San Diego

Gary Lang

Gary Lang’s kaleidoscopic vision has just completed another spin. Melody has replaced the cacophony of his earlier imagery. He has erased the automobiles, brightly colored candies, flying birds, traffic signals, and airplanes of former years and filled his canvases with a dense network of shape and color. The new work is almost completely abstract. Lang has charted a feverish course marked by variegated ribbons running circuits throughout his canvases and slanted lines carving out shallow trenches of space. Planes of green, purple, and red cause slight movements in terrain, creating the dizzying vision of an impossibly florid landscape. One is distressed yet compelled by a multiplicity of beautiful pieces and fragments, all demanding attention at the same time.

This blend of seduction and irritation has always been Lang’s strong suit. He has spent most of the past five years as a pioneer of the mini-boom taking place in Los Angeles’ downtown artists’ district. Lang is best known for his beautiful but deadly handheld “weapons,” made of spikey, painted, throwaway materials. These evolved out of a genuine need to defend himself and out of the desire to embellish, the second impulse gradually overwhelming the first. The aggressive edge of his work continues to mask his lush if somewhat frantic estheticism.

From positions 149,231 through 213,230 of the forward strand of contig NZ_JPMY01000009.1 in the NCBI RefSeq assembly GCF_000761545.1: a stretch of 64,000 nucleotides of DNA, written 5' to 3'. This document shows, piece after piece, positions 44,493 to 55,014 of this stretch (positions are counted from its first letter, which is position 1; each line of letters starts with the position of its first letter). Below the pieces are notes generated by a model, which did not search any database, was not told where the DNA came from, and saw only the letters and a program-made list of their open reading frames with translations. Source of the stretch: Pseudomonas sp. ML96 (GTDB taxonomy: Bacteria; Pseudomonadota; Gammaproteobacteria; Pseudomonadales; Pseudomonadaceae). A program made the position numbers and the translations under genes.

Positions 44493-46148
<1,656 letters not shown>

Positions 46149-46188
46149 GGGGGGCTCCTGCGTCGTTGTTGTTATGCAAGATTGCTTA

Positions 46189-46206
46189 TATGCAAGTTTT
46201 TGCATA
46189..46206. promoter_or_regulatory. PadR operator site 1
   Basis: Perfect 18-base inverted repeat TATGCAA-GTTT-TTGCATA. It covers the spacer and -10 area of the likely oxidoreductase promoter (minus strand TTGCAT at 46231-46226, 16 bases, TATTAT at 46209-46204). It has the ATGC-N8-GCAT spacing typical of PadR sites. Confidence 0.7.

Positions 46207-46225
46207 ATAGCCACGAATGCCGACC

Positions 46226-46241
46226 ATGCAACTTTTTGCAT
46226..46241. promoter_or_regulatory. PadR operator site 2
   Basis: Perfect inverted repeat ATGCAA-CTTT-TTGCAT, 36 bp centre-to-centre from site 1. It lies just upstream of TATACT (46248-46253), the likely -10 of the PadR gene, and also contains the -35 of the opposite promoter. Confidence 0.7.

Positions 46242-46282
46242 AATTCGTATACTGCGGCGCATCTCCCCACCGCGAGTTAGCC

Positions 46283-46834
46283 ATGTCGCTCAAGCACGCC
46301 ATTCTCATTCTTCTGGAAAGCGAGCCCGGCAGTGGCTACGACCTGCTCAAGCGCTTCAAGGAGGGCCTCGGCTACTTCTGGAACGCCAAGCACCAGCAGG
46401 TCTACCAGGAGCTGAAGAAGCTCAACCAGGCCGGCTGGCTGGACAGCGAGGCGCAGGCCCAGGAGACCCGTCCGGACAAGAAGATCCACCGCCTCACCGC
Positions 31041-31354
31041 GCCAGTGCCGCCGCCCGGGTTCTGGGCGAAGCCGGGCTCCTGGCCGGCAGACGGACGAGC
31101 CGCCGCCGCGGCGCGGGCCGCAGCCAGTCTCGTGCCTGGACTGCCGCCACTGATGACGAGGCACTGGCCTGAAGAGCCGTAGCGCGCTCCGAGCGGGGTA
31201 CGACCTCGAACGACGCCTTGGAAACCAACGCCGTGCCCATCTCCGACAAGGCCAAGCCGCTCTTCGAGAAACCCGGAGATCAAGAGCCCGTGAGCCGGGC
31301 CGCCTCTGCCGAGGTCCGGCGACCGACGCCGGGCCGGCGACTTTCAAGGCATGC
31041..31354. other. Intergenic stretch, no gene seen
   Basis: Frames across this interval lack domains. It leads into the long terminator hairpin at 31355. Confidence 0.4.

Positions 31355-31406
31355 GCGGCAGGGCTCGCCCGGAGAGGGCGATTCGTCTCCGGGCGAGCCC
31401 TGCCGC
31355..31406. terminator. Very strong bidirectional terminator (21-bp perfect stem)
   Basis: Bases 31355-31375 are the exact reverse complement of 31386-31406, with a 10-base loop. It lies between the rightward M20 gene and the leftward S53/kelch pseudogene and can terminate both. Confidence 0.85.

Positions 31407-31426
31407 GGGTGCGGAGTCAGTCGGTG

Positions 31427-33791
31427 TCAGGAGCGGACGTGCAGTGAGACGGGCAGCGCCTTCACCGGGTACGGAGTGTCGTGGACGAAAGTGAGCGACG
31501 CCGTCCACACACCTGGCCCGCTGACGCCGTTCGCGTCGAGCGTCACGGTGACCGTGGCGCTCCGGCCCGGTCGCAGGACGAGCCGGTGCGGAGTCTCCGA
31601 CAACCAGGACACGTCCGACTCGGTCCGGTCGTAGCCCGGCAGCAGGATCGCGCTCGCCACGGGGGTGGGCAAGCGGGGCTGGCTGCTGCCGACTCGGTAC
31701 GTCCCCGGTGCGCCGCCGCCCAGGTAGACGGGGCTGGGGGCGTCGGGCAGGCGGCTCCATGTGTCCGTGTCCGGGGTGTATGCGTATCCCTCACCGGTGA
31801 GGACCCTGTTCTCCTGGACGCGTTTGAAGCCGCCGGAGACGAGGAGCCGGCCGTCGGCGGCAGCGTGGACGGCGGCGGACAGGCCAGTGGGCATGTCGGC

Lang’s new paintings have the tenor of maturity, but they are still irritating, busy, full of too many good ideas in need of editing. Nevertheless, they begin to make sense, and to do so without betraying his essential vision—that of an earthly paradise gone seductively awry. He is anything but a classicist—symmetry, order, and clarity are sorely abused here—yet Lang’s serious, workmanlike attitude may well afford him the possibility of a long and distinguished career. The work, for all its frantic demeanor, is considered, possessed of an aberrant but very real sense of structure. It succeeds on its own terms and takes responsibility for defining them. Individual passages and pictorial phrases are lyrical, even tender. Lang’s individuality is beginning to assert itself. In place of the talented tough guy we are discovering the impassioned esthete.

Susan C. Larsen